SEMFed Study Say October 2020: Audience engagement in lockdown – case studies from Suffolk museums

By Matthew Platt, Assistant Curator, North Hertfordshire Museum 

Thirty four participants joined SEMFed’s first online study day to hear the inspiring case studies of how the museums of Suffolk adapted and thrived during lockdown. Despite all the odds the museums of Suffolk reached their communities in all manner of ways. Lifting spirits in dark times.

We heard from:

  • Joe Carr & Christopher Hilton of The Red House, Britten-Pears Arts
  • Jenna Ingamells of the Association of Suffolk Museums
  • Alana Edgeworth of The National Horseracing Museum
  • Eleanor Root of Colchester and Ipswich Museums
  • Fiona Lewington of Aldeburgh Museum

The Red House: Engaging children with autism and other special needs with heritage 

Joe and Chris told us about their project to engage children with autism and other special needs with the work of Benjamin Britten, Peter Pears and their home The Red House. Classical music and museums and archives can be an unknown and possibly scary space for parents of SEN children, across the last year Joe and Chris have been operating their project to de-mystify and engage.

The Red House, Aldeburgh

Linking with Autism and Nature and three local schools, each school had two visits to the Red House. These sessions included themes such as ‘Music and the coast’ and ‘Listening to music’ and ‘Music through time’. Autism in Nature produced unique resources based on the collections of The Red House, including things like masks from the Britten opera Noye’s Fludde of 1958.

Taking in the different needs of the different groups Joe and Chris used their ‘Lets make an opera’ sessions as a launch pad. They used their collections of music, set design and Benjamin Britten’s ordinary life to engage, allowing time for children to be inspired by unexpected things — including talks about Britten and Pear’s pet dogs and some spooky set design.

Joe and Chris found that things that may seem ordinary to them as museums and archives workers, passing the ‘staff only’ signs or opening roller racking stacks, were dramatic and awe inspiring to children.

Since lockdown The Red House has continued its engagements with the schools via online sessions. Creating BSL signed music videos and developing sensory backpacks for when visitors return. Future sessions will involve creating soundscapes and classroom engagements via Zoom.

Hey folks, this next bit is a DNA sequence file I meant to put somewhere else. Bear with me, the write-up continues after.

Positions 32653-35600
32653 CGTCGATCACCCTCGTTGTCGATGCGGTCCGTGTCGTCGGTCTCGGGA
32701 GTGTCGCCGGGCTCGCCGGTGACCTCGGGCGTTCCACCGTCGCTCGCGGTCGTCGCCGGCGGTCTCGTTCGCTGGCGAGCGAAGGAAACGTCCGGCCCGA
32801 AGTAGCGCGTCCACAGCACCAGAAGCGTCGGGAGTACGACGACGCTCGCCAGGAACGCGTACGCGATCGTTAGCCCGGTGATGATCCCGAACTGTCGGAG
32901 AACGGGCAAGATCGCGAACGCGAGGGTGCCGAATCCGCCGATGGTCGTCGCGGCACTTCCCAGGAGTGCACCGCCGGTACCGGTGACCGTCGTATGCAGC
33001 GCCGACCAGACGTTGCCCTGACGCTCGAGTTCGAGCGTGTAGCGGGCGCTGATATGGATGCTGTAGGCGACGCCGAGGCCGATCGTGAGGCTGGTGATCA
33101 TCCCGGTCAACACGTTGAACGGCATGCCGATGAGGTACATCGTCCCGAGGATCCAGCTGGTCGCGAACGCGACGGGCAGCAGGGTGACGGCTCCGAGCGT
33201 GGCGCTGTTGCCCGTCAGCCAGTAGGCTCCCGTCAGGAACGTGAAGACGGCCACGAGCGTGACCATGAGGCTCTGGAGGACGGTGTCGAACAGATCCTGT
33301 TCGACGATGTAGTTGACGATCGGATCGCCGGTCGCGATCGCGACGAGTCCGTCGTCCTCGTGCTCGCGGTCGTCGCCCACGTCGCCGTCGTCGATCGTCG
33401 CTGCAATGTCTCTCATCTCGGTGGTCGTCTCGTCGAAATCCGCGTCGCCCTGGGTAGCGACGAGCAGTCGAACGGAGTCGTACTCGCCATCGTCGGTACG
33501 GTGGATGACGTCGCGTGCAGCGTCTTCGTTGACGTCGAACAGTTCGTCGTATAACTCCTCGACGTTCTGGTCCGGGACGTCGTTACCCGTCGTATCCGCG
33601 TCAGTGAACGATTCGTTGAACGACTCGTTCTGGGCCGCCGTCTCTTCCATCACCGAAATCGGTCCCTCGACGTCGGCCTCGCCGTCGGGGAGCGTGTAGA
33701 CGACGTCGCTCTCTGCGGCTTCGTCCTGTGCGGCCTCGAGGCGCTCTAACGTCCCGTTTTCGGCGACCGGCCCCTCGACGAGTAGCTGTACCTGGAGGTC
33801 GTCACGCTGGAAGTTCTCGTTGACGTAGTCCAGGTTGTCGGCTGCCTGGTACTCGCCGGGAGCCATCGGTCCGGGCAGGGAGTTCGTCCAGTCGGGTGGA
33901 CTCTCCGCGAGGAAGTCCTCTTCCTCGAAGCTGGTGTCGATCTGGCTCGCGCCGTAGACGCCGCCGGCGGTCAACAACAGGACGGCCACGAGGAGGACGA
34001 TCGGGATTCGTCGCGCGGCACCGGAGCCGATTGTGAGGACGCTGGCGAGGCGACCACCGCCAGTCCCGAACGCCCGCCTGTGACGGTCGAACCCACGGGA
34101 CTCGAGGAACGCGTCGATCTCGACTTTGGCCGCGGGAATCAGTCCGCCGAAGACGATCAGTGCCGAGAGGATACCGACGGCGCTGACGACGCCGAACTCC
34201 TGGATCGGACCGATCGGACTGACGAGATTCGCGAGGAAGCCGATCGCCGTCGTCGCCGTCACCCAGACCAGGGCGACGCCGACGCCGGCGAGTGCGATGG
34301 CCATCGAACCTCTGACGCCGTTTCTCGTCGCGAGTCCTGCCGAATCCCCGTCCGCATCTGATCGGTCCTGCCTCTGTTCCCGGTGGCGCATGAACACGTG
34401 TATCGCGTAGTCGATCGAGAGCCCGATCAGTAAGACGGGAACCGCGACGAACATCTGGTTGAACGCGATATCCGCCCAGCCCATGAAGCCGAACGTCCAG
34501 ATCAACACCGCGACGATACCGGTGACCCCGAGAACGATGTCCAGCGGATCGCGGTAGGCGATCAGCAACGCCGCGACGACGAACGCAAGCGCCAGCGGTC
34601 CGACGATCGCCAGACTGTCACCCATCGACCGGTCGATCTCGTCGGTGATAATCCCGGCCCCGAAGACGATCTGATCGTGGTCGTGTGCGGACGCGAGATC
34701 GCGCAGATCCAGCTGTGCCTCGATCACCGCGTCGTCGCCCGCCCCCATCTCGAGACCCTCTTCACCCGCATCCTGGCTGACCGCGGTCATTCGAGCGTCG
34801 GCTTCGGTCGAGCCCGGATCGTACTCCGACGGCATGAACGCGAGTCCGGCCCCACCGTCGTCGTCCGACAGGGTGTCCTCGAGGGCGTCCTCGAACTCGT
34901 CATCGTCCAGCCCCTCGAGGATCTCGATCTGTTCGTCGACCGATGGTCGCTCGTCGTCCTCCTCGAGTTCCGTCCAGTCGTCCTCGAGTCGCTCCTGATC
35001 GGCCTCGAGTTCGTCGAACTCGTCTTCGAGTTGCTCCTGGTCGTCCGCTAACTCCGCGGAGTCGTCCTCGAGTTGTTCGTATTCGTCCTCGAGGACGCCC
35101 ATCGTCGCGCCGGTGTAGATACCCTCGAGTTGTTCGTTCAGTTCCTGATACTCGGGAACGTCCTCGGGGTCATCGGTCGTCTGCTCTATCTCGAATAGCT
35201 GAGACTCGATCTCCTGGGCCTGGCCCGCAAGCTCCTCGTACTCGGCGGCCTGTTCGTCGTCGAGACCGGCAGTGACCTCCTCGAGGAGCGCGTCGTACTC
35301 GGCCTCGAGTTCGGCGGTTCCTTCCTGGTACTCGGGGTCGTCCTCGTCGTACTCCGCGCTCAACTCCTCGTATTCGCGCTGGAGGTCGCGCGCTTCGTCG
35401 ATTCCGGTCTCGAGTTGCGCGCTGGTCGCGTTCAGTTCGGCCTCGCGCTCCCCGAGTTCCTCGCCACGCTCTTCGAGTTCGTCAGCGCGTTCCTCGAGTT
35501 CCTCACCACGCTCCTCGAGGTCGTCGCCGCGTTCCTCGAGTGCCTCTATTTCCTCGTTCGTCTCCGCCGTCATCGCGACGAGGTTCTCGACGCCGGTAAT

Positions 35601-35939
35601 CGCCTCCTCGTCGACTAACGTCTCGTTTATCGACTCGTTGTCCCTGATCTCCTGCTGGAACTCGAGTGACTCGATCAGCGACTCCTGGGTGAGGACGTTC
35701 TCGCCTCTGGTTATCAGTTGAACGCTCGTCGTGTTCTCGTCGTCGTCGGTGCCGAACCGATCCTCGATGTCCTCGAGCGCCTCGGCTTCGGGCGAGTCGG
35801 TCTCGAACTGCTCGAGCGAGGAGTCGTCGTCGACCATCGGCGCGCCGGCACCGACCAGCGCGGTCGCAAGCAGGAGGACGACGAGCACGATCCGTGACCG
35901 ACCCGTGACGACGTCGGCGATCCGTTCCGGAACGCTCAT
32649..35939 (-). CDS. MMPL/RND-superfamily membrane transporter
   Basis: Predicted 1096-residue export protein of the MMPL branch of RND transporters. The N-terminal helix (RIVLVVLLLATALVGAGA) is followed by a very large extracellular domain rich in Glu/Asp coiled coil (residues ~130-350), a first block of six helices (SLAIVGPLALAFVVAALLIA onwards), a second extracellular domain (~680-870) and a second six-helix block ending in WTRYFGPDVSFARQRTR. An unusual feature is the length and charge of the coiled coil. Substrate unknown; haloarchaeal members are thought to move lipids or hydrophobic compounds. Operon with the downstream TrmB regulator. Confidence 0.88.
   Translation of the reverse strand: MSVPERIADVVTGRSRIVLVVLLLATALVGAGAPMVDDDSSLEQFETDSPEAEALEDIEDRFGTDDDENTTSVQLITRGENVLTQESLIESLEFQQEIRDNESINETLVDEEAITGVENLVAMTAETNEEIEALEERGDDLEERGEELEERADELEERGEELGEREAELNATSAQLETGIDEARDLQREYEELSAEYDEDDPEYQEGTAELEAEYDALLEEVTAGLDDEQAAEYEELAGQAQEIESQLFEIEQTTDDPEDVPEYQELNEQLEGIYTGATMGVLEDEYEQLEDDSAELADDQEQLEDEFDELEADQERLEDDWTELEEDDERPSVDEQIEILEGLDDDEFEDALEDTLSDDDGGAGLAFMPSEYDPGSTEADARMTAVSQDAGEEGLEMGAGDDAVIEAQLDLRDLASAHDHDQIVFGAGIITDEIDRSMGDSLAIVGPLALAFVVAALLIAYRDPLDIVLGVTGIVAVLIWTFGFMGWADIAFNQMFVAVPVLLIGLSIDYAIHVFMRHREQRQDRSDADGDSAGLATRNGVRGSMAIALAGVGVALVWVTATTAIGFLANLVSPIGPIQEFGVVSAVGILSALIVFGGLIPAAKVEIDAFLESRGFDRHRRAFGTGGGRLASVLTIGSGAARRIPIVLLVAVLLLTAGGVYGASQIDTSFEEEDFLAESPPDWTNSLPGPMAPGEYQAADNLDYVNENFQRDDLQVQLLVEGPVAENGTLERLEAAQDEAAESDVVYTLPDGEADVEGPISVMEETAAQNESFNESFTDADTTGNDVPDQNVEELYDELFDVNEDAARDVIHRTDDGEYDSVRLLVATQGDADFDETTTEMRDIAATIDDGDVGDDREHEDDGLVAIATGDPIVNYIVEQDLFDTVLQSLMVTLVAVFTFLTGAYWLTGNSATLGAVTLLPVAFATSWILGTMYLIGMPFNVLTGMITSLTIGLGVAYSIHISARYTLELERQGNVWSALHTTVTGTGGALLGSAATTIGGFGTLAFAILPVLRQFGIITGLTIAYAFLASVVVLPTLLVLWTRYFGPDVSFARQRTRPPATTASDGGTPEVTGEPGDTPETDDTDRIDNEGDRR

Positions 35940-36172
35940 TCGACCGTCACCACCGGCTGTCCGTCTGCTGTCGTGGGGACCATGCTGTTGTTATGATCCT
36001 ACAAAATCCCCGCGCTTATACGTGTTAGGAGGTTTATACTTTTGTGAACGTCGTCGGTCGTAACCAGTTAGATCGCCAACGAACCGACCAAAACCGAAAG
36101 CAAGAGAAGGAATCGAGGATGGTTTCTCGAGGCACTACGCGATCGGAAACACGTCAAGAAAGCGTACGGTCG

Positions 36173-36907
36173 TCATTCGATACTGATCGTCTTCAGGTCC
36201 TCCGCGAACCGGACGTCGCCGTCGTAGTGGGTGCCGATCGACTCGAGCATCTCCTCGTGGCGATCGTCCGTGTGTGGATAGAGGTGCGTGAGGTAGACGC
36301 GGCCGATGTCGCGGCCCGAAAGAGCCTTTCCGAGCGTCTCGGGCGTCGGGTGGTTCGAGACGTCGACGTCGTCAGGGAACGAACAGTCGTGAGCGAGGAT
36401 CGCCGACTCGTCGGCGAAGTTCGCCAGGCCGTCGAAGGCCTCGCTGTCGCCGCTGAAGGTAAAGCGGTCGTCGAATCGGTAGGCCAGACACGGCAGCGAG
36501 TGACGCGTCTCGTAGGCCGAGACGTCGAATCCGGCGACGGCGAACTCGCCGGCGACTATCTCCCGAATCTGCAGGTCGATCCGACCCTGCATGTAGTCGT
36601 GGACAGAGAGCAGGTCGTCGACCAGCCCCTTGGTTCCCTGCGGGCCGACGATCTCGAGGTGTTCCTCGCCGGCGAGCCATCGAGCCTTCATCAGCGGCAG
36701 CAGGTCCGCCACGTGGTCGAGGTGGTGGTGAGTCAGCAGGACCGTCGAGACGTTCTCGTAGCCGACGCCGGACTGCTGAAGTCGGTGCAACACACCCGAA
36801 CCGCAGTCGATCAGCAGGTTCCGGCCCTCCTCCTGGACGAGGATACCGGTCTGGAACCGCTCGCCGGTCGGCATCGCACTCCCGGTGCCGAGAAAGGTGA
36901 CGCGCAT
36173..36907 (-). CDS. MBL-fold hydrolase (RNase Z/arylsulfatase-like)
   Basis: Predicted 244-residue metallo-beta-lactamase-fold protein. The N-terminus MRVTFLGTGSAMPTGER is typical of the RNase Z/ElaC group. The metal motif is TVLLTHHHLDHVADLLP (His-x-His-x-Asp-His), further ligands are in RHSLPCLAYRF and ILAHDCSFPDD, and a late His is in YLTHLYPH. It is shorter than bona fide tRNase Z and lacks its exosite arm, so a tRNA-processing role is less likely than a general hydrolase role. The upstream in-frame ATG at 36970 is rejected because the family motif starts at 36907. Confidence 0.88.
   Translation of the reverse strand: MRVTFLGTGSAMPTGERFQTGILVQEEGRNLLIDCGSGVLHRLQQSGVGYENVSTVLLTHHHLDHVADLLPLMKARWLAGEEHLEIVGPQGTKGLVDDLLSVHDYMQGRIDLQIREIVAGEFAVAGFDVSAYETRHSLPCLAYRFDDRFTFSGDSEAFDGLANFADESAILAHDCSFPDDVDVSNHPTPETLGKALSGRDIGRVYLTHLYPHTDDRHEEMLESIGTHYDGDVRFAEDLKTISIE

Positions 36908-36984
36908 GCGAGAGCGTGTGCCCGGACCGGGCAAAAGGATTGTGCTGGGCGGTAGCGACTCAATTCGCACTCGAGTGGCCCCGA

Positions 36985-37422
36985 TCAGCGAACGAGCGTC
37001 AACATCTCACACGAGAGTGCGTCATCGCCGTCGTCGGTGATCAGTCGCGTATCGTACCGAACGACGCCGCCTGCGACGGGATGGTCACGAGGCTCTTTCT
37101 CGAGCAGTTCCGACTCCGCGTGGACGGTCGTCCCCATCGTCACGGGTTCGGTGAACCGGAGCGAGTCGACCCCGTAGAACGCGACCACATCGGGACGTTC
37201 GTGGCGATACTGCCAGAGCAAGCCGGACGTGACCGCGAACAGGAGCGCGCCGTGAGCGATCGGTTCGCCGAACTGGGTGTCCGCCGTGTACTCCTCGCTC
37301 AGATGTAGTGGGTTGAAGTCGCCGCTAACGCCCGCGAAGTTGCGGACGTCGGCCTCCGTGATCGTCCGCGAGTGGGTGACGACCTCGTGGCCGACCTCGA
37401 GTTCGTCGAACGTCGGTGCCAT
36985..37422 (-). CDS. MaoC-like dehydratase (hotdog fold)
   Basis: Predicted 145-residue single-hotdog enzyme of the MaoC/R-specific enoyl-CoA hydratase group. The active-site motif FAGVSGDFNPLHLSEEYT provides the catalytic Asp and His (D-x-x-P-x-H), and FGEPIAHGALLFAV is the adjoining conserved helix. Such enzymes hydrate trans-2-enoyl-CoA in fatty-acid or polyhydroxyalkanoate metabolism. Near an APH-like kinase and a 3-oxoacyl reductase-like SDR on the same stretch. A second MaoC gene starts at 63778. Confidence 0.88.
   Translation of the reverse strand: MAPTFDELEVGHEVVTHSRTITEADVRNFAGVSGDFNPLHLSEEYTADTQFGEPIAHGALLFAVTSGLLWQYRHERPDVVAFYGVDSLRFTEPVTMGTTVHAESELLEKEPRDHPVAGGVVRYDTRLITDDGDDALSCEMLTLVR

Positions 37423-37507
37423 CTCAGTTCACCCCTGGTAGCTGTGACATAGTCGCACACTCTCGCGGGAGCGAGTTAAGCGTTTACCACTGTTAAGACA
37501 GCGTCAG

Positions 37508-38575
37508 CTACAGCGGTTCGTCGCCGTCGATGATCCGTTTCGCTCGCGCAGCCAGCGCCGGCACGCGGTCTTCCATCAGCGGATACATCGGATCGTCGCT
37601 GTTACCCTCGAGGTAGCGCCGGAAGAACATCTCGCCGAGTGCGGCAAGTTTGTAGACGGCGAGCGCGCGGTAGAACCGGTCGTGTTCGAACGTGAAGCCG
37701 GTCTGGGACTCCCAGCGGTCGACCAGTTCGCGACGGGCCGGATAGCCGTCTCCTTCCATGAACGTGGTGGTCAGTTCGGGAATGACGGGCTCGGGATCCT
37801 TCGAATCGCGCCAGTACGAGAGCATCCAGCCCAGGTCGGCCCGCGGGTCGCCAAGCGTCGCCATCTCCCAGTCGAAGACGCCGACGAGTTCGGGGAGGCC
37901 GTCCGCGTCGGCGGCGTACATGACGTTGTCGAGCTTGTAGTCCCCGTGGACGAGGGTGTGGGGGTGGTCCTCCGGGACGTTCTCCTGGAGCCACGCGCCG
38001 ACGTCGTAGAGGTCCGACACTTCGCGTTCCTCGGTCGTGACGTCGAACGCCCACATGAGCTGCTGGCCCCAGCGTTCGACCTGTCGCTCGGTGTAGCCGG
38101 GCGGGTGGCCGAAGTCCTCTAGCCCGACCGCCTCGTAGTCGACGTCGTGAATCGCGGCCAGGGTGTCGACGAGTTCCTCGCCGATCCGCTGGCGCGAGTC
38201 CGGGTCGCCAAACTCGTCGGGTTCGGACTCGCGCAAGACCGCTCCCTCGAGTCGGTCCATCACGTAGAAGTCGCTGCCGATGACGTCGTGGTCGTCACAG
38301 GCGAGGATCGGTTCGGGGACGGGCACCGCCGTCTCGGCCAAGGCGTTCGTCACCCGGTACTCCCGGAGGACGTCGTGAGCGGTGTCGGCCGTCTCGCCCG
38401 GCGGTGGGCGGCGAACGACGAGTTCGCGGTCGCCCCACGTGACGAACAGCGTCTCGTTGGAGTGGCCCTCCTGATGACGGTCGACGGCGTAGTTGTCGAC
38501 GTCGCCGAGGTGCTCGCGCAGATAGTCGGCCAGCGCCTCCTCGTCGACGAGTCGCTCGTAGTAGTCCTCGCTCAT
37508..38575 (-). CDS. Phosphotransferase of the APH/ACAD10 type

The Red House has used its fantastic example of engagement to help the Archives and Records Association to develop a toolkit and case studies to help other archives engage with special educational needs.

Joe and Chris found that their handling collections were particularly well received.

All of this work will better inform the work of other museums and archives and allow them to make further strides in engaging people who would traditionally be less likely to engage, future work will involve information on their website.

Association of Suffolk Museums: Suffolk Steps and Summer in a Box

Jenna told us about two fantastic Suffolk-wide projects:

Suffolk Steps — A heritage walk programme, usually the museums of Suffolk operate the Summer in Suffolk Museums project which was not possible this year. Instead, using resources they already had the museums were able to pull together a set of heritage walks spanning across Suffolk. Association of Suffolk Museums helped to promote via print press and social media, partnering with Keep moving Suffolk and encouraging people to get out and explore the great outdoors, keeping museums within the minds of participants and planting the seeds for future visits.

The website has 1500 individual engagements and many map downloads. Social media engagement under the hashtag #suffolksteps proved people were participating. 

Summer in a box - working with many partners, museums such as the National Horseracing Museum and West Stow put together 1600 activity boxes distributed for free to children in receipt of school meals. 

These included activities inspired by the collections and information about Suffolk Museums, including Captain Crab at Lowestoft Maritime Museum or science based experiments inspired by the National Horseracing Museum. Once again laying the seed for future engagements and visits.

The museums worked with children and young people’s organisations as well as the Suffolk County Council, Suffolk libraries, Suffolk Music Service, festival bridge and the County Council post team. 

One aspect included asking children to keep a lockdown memory book, asking children to record their memories, just like the work of a museum.

The project proved so successful talks are ongoing for a winter in a box scheme.

Mini Museum of Me display at the entrance of the National Horseracing Museum